Comments are evil
I’ve just finished listening to an interesting episode of the Deep Fried Bytes podcast entitled in part ‘Why comments are evil”. In this episode the guest, Corey Haines (a traveling programmer living an interesting life which warrants discussion in itself), explains why he believes comments shouldn’t be the recommended practice they are often considered, and can be easily abused. Here’s a quick summary of his reasoning:
Comments are often used to explain poorly written code
- If you need to explain your code by adding comments inside methods, the method is doing too many things and needs to be broken into smaller methods
- The name of the method should accurately convey what the method is doing to a reader, no comments should be required
- When code is updated, comments don’t always get updated alongside it
- The comments end up lying about what the code is doing
- Write better code
- Use highly descriptive method names and parameter names
- Where you feel a comment is needed, instead take the time to rewrite and refactor the code to be more readable
The timing of this couldn’t have been better for me. I’d spent the day working on the code for the [memory efficient data list] I discussed last week. I had just created 3 functions which each did around 8 different task, broken up by comments explaining what each did. Each task was only 3 - 6 lines of code, so it wasn’t an obscenely long method, but I still wasn’t sure whether to refactor or move on. After listening to the podcast I took their advice of never leaving this until later and refactored the next day.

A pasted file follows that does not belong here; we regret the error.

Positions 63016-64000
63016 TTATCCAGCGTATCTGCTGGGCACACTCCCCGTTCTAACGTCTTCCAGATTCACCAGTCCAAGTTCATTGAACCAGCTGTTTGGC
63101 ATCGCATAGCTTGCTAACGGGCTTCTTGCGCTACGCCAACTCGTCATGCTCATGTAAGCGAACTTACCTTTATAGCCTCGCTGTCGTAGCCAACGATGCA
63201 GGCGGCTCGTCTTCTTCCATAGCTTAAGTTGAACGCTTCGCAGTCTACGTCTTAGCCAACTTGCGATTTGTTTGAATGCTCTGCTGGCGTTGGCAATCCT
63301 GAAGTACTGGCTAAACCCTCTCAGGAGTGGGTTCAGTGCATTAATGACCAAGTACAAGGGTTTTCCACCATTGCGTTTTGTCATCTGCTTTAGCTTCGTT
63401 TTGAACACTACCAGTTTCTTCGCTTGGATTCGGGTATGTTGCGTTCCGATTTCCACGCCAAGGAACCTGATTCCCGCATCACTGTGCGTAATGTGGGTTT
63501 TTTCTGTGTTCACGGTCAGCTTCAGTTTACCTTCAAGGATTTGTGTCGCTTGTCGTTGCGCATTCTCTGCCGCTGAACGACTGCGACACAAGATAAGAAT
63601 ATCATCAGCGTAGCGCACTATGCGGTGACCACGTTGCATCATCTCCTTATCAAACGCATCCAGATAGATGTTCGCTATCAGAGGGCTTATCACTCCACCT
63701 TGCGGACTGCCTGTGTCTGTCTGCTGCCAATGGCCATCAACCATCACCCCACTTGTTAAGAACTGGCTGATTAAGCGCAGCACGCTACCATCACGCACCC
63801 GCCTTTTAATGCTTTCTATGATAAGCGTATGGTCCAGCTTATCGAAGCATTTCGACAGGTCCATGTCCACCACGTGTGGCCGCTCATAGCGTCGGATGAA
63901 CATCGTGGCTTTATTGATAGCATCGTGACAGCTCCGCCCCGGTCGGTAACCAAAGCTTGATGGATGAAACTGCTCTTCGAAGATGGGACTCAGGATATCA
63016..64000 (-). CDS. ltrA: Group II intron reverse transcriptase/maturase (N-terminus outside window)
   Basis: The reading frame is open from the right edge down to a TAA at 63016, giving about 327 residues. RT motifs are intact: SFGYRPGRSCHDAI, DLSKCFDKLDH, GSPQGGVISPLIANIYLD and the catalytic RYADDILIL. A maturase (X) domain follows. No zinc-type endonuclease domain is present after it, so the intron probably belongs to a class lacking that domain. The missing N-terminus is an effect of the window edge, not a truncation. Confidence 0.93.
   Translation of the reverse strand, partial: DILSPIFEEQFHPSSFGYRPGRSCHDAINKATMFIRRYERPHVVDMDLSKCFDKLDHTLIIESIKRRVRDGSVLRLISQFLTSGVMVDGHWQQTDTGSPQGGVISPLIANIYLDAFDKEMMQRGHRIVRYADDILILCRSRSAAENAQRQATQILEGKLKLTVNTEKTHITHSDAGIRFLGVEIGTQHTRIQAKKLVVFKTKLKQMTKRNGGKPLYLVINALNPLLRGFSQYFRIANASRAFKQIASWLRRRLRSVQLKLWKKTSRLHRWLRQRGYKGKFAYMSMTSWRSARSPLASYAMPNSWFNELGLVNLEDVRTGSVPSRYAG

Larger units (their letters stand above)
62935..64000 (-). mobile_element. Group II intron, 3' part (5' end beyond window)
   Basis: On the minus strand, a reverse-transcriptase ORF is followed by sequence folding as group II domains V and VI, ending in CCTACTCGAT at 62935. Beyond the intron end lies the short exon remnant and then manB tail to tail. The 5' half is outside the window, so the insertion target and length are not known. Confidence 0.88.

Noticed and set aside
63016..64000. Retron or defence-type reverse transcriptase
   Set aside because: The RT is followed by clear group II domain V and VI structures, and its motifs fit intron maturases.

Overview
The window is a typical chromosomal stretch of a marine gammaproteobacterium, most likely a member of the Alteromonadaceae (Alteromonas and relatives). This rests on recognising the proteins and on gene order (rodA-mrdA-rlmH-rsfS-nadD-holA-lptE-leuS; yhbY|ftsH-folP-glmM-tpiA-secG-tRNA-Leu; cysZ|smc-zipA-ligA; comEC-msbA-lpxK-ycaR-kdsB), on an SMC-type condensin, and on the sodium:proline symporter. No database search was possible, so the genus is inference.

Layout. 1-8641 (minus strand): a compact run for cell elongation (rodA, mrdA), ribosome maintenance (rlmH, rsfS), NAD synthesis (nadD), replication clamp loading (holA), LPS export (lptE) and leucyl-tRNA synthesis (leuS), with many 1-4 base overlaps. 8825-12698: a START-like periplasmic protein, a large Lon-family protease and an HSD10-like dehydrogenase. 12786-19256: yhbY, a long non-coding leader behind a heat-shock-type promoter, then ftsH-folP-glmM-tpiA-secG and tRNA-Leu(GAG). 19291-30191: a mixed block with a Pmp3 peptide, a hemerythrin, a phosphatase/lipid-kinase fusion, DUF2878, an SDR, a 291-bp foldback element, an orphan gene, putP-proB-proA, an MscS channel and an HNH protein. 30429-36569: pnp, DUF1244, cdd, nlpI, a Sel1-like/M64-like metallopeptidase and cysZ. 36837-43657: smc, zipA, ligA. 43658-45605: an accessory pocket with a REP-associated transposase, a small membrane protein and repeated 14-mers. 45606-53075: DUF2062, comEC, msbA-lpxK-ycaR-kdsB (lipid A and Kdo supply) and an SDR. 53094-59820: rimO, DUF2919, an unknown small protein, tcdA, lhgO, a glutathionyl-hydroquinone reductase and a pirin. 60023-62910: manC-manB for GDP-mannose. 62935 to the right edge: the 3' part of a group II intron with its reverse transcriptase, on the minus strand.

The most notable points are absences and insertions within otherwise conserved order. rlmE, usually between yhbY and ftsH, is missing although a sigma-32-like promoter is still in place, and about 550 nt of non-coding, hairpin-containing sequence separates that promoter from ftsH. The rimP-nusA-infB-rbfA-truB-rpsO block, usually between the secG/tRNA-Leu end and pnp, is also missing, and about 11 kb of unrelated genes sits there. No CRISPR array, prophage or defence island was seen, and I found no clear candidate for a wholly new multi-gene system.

- once the code had been refactored into different methods, I was able to see clearly where methods could be combined, reducing the amount of code
- now I had more readable code, I realised some of these new methods really belonged in another class
- so the code was shorter, easier to read, and the comments were gone
- finally, I spotted a bug as it was now really exposed and obvious
Now I plan to impose a new coding ‘rule’ - no comments within methods.
What about comments above public methods, and at the head of classes? The podcast touched on these, saying you might want them for a framework, or for API documentation, although you shouldn’t use them in an auto doc style whereby you just replicate parameter names in comments. I have mixed thoughts on this. I agree that it seems pointless to describe well named methods and well named parameters twice, although it can be useful to detail restrictions on parameters for API documentation. I’d then like to use an automatic tool to produce this documentation to be kept from the code. Also descriptions at the head of certain classes can help explain where, when and how to use the class.
I guess my final thought is to use discretion.
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